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One of the most exciting moments for all parents is when they hear their baby’s first words after months of cooing, babbling and intense attempts to talk.

With the enthusiasm surrounding hearing your baby talk for the first time,  new parents will begin to wonder about the age at which they will hear their baby's first actual words since they first started hearing the incomprehensible babbling sounds known as baby talk.

When do babies start talking?

The exact age for a baby's first words is different from one baby to another. However, you can help your baby talk faster by encouraging, interacting and talking to them. But do you know how to talk to your baby? And whether your baby is developing their language skills at a normal pace or they need some extra help? This article will answer these questions and give an idea about the milestones that can help you keep watch of your baby’s speech development and know when you need to get in touch with your paediatrician. 

Baby talk milestones:

3-month old babies: 

Usually, babies begin to show signs of interaction with their parents by the age of 3 months.

These signs include: 

  • Smiling at the sight of their parents
  • Cooing 
  • Paying attention when they’re being talked to by quieting or smiling 
  • Making a different crying sound for every need they have
  • Showing that they recognize the voice of their parents

 

6-month old babies: 

Between the age of 3 and 6 months, babies start babbling by making different sounds without knowing what they’re saying even if it seems like they’re trying speak.

By the age of 6 months your baby can:

  • Babble back when talked to 
  • Make gurgling sounds 
  • Use their voice to express feelings
  • Recognize the changes in the tone of your voice and show a response
  • Pay attention to music

What can you do to help your baby talk during the first six months? 

To help your baby talk you can talk to him\her from a close distance while you're holding close. Singing to your baby is also very helpful and would make a difference in their spoken skills development as this would help them get in the rune of their native language. Talking in a sing-song tone would keep the attention of your baby and repeating the sounds they make after them would be very useful at this age.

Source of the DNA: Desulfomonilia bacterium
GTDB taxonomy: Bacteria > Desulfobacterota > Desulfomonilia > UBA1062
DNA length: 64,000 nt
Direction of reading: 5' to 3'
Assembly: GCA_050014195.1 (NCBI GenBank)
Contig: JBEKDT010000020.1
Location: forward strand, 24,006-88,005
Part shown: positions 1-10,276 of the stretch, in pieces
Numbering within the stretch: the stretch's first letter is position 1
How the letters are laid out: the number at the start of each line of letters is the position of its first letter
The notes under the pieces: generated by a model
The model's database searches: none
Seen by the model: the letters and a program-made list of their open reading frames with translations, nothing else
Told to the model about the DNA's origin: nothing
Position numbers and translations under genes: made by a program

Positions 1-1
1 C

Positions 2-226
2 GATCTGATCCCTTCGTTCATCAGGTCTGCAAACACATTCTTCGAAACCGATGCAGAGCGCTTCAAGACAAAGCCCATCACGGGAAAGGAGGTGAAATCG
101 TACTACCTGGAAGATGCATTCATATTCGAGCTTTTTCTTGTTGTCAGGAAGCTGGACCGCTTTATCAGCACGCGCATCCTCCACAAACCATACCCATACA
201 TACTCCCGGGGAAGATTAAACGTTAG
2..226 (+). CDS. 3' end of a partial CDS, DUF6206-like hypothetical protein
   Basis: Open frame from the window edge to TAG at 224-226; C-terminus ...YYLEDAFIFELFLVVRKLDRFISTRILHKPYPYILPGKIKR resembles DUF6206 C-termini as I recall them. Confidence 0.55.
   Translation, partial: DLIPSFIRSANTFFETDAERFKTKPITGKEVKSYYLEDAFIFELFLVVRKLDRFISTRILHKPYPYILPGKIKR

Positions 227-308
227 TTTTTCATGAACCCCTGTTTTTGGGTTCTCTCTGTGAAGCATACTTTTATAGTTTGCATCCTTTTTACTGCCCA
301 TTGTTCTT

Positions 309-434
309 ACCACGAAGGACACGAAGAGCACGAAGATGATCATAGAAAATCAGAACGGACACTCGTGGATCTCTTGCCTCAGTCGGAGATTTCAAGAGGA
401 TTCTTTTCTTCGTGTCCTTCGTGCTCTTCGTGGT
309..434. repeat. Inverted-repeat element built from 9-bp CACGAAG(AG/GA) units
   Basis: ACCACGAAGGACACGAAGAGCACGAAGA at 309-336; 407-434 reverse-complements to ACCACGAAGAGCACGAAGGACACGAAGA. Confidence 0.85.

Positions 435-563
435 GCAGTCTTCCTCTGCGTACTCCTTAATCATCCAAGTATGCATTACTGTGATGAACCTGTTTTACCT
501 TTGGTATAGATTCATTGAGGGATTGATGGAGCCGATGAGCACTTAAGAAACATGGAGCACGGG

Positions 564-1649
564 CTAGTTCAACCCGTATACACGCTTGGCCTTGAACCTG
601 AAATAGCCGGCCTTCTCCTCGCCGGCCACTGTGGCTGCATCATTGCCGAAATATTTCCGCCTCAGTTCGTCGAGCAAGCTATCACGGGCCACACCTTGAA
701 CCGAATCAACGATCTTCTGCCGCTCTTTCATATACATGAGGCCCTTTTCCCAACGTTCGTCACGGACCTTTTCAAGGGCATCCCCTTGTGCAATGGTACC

12-month old babies

By the time your baby is 1 year old they are probably:

  • Imitating speech sounds
  • Saying some simple words to refer to someone or something
  • Understanding your basic instructions and one-word verbs
  • Recognize the names of some common objects 

 

18-month old babies

After months of practising and learning with your help and encouragement, your 18-month old baby can now communicate much more with you and people around them.

By this age babies can: 

  • Understand what you ask them to do with the aid of gesturing 
  • Point to people and things like objects or body parts when named.
  • Have a vocabulary of up to 10 different words

 

24-month old babies:

By the time you celebrate your baby’s second birthday they would have developed their spoken skills.

At this stage your baby should be able to: 

  • Say simple phrases of 2 words
  • Ask questions of one or two words
  • Have a vocabulary of about 50 words
  • Be understood by their parents or other people who are close to them.

how to help your baby with their speech?

You can help your child develop their speech skills by doing the following2:

  • Talk to your baby while you go through activities 
  • Repeat words and names of objects to get the word to stick with your child
  • Talk to your toddler with simple sentences and short instructions 
  • Don’t expose your child to a TV for a long time
  • Read to your child. Bedtime stories are a good way to help your baby’s speech development 

When should you consult a doctor?

  • Your baby hasn’t started babbling until after the age of one year
  • Your baby didn't say their first words before the age of 18 months
  • Your baby doesn't respond well to simple instructions

As the excitement builds to hear your baby's first words, remember that there is no exact time for when your child will start talking and it is necessary that you give the child the time they need to start talking at their own pace.

 

References:

 

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